The 25th of April, anniversary of Portugal’s 1974 Carnation Revolution is fast approaching. This day brought the sudden end to fascism in Portugal. Sometimes it’s easy to forget that Dili was the home to the Policia Internacional de Defesa do Estado, AKA the PIDE, Salazar’s “secret” police. This for almost two decades prior to the Indonesian occupation.
Osmar White, a well-known Australian foreign correspondent of his day, describes the impact of the PIDE in his riotous Time Now, Time Before. I believe he visited [update: in the early 60s], and he may have altered the PIDE agent’s name. Shortly after arrival, having a brandy with Roger Flett [update: based on James Dunn], the Australian consul at the time, “Flett” tells him:
“You’re going to see quite a bit of Alvaro. He’s the most un-secret secret policeman this side of the iron stump. But don’t underestimate him because of that. He employs a dozen pimps and they’re much harder to spot.”
In my sinful pride, I did not at first take Alvaro very seriously. During the next few days he became part of the decor of an innocent tourist’s life in Dili… Alvaro became to build up a personality. I learnt all sorts of details about him. He had hands with fur of black hair on their backs and he manicured his long yellow fingernails. He wore his linen for three days and his silk jackets for a week, but the black-and-white buckskin shoes were immaculately kept. He was afflicted with blackheads and offensive breath. He was an untidy eater and his front was always spotted with spilled food. He was so gross, phlegmatic and sinister that even his mother couldn’t have loved him in this adult form.
I made a few acquaintances at the club to which the Indian consul introduced me, but Alvaro appeared and they dropped me. I tried to hire a car for a run in the country, but mysteriously all the available vehicles had to be garaged for major repairs. Even the Chinese shopkeepers and the hotel staff could not be tempted to tarry and gossip.
Then I discovered that Alvaro’s activities extended far beyond sending unwelcome visitors to Coventry. My room at the hotel was being searched periodically and the contents of my dispatch case examined.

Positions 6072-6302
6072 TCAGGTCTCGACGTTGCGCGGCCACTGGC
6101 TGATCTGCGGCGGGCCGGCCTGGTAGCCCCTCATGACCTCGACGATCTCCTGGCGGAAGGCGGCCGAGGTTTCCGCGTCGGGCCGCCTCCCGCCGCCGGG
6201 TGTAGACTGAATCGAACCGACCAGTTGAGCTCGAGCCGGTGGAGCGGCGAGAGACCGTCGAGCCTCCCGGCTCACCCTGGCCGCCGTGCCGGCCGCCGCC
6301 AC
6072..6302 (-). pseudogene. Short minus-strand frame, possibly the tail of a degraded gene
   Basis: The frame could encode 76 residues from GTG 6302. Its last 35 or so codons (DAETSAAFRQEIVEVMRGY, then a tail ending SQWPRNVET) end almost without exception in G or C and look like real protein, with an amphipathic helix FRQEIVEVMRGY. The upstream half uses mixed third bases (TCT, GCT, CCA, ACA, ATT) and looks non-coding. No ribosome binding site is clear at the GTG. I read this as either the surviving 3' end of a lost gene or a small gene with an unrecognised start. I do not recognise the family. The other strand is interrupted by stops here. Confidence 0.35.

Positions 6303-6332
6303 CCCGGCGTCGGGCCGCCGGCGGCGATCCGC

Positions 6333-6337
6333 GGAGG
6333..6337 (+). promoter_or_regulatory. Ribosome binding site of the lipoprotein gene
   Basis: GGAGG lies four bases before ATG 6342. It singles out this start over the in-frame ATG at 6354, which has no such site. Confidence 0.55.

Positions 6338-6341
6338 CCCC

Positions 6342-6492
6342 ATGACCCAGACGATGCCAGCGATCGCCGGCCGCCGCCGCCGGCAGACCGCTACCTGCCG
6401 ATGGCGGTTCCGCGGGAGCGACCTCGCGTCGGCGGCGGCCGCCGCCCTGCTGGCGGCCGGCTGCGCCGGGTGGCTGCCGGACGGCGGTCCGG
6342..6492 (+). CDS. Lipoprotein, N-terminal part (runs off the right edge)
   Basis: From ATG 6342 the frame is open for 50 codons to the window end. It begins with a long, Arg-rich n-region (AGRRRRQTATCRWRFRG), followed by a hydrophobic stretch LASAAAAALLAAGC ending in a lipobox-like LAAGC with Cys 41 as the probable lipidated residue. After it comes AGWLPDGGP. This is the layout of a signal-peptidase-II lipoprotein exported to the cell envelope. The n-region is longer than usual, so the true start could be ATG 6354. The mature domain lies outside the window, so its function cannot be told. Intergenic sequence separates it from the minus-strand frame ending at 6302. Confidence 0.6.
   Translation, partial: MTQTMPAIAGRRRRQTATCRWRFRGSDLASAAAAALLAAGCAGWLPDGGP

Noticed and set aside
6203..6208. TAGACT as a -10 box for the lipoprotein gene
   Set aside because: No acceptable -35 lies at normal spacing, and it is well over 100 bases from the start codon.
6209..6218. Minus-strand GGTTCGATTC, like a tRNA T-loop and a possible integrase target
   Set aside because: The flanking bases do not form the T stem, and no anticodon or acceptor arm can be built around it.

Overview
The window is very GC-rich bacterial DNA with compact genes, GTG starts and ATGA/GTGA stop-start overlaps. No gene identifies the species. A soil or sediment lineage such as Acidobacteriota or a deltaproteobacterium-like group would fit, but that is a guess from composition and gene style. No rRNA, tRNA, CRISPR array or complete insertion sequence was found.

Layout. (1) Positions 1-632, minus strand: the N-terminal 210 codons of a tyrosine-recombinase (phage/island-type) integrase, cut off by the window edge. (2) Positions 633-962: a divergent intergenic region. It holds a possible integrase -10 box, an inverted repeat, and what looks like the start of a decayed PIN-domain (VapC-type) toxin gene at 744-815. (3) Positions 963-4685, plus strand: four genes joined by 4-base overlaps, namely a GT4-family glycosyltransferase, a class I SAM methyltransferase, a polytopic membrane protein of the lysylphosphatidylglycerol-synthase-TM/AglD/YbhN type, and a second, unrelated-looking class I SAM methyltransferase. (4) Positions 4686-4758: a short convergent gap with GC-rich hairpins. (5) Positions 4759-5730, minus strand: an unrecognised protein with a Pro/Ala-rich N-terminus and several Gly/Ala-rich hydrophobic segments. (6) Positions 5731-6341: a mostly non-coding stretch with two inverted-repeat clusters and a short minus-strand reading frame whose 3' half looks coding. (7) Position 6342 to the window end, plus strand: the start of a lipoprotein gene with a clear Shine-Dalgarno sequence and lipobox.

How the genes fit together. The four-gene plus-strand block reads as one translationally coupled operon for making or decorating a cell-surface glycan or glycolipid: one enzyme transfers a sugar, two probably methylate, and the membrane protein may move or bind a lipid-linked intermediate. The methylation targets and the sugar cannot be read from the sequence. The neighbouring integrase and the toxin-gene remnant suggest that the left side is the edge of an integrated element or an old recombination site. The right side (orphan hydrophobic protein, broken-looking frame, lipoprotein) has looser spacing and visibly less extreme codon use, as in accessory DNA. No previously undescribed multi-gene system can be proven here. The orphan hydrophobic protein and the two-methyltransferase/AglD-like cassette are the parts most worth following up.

For a time, the knowledge provided me with a good deal of malicious diversion. Alvaro must have something to get his teeth into, so I filled out a number of quarto sheets with meaningless five-letter combinations, made inked ‘corrections’ here and there as if I had checked the text for errors, then tore the sheets into small piece and dropped them with fruit peelings and cigarette butts into the wastepaper basket. […]
Dili as I remembered it had been a picturesque, raffish place full of characters and colour. But the war charged all that. During the Japanese occuption, Allied bombers had flattened the old town. In the interests of progress, the Administration had made the Chinese shopkeepers replace their ramshackle shanties with over-solid concrete structures in which the paucity of goods for sale looked absurd… The only monuments to the old days were a few buildings with stone and plaster work dating back to the early nineteenth century, the sea-wall and marine drive on which were set ancient cannon, yawning over the bay with rusty black mouths, and the air of shabby frustration which broods over all places inhabited by generation after generation of subservient and unhappy people.
Clearly, no amount of furious observation could produce newspaper copy out of this thwarting place and situation. I must face the fact that Alvaro had me on the mat, and the referee was making the count! […]
During the night I woke up and remembered the man Alvaro reminded me of. He had been prisoner in Buchenwald concentration camp, and I’d talked to him on the day of liberation. He was a prisoner who had somehow managed to remain well-fleshed after two years of captivity. Next morning he had been discovered hanging by the neck on piano wire in the cellar where the SS men had carried out executions by strangling.